While we applaud the need to address mental health issues, sadly legislation like this puts more focus on “fixing” it too far down the line. According to the National Center for State Courts, jails on all levels have become the largest providers of mental health services across the country. Fixing mental health in jails and prisons, while laudable, is not an area of expertise for already overworked and under-compensated correctional officers, many of whom may also be under their own mental and physical health issues because of their chosen vocation.

Accredited mental health institutions and their trained professionals must take the lead early and often and — if need be — intervene where the courts and correctional systems have failed.

The path to safety starts with education. It starts with rebuilding broken families. It begins with making a concerted effort to invest in our youth through efforts to uplift their dreams and support them in those dreams. It starts with communities relying on evidence-based strategies instead of arbitrary incarceration without due process of law.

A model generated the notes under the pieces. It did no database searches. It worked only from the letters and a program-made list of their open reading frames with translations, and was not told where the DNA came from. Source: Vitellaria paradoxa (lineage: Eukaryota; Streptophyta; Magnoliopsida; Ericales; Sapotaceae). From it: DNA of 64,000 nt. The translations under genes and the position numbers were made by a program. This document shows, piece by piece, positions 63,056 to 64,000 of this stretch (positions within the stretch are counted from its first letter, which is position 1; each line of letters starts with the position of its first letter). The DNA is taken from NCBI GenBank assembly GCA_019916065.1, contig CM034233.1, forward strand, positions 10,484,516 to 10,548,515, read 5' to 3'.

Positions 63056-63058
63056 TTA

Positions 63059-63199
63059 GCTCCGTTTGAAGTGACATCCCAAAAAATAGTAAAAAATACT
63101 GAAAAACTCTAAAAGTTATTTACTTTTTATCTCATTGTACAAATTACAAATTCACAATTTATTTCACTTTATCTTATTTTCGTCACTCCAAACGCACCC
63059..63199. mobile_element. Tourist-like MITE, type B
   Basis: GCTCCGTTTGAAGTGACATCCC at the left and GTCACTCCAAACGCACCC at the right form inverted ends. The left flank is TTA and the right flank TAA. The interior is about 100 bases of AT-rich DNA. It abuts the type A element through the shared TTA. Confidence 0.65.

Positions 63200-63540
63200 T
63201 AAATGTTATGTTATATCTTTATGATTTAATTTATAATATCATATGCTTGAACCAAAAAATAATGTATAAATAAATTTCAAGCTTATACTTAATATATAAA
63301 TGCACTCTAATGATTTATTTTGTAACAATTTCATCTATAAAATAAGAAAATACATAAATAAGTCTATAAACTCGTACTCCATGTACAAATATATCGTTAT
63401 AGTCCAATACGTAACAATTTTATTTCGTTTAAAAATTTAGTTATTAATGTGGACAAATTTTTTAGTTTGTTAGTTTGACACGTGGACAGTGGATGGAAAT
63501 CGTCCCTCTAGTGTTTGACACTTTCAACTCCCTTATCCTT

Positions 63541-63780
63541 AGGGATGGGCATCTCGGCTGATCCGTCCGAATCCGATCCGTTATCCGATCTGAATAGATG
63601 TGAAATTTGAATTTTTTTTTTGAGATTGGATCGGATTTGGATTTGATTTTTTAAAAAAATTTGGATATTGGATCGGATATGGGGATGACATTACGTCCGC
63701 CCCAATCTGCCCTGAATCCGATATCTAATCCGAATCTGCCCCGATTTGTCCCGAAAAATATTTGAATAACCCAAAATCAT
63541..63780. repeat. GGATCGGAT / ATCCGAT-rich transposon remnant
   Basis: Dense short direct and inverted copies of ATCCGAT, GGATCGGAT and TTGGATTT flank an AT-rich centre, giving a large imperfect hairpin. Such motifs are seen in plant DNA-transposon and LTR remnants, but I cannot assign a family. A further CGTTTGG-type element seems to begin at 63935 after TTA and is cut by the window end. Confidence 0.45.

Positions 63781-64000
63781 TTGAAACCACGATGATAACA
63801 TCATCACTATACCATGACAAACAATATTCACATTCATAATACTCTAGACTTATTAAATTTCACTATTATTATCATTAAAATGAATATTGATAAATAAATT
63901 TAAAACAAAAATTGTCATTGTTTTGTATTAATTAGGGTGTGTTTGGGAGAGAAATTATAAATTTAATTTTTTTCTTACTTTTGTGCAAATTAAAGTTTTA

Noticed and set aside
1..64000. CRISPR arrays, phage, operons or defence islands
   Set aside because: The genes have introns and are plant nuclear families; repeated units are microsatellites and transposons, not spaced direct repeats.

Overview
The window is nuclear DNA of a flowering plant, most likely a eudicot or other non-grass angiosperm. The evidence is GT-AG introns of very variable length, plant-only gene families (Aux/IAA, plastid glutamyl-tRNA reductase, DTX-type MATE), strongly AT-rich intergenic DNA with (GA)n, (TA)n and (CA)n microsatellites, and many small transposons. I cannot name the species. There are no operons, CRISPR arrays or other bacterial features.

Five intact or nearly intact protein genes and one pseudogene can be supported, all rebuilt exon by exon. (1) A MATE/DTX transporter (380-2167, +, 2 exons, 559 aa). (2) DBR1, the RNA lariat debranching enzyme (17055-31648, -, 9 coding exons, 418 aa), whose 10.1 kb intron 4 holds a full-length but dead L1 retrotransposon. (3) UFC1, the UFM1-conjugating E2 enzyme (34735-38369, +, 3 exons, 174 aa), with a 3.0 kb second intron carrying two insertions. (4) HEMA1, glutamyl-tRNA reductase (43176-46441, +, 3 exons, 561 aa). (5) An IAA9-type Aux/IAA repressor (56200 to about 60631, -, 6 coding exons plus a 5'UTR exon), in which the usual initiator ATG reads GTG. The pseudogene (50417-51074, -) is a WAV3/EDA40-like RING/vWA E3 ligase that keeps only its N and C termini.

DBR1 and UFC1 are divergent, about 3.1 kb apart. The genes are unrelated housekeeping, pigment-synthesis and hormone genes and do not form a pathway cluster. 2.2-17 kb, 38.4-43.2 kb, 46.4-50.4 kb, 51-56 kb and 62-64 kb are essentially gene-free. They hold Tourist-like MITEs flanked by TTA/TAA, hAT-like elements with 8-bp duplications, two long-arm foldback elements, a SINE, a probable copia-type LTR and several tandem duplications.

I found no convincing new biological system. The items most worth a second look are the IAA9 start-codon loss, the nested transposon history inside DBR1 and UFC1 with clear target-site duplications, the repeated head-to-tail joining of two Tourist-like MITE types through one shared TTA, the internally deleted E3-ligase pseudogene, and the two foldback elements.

Instead of overreaching legislation, we must allow law enforcement officers to do what they are trained and mandated to do: arrest those violating the law. We must have prosecutors who are not afraid to prosecute those bad actors, regardless of public outcry or opinion. We must restore the ability of families to regain their rightful role in the upbringing of children. We must reverse this devastating trend of fatherless homes that were created after the destructive government-initiated War on Poverty. We must encourage fathers and other positive role models to engender positive actions in our youths instead of the negative role models we see prevalent in society that lead to bad lifestyle choices, which can and do lead to lawlessness.

Until those issues are addressed, the Safer Communities Act does not deliver as advertised.


Martin Baker is a member of the Project 21 Black Leadership Network. He wrote this for InsideSources.com.



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Project 21 Leadership Network sacobserver.com Opinion,Bipartisan Safer Communities Act,community intervention programs,correctional officers,Gun Violence

SOURCE
2024-01-18 09:52:00 , The Sacramento Observer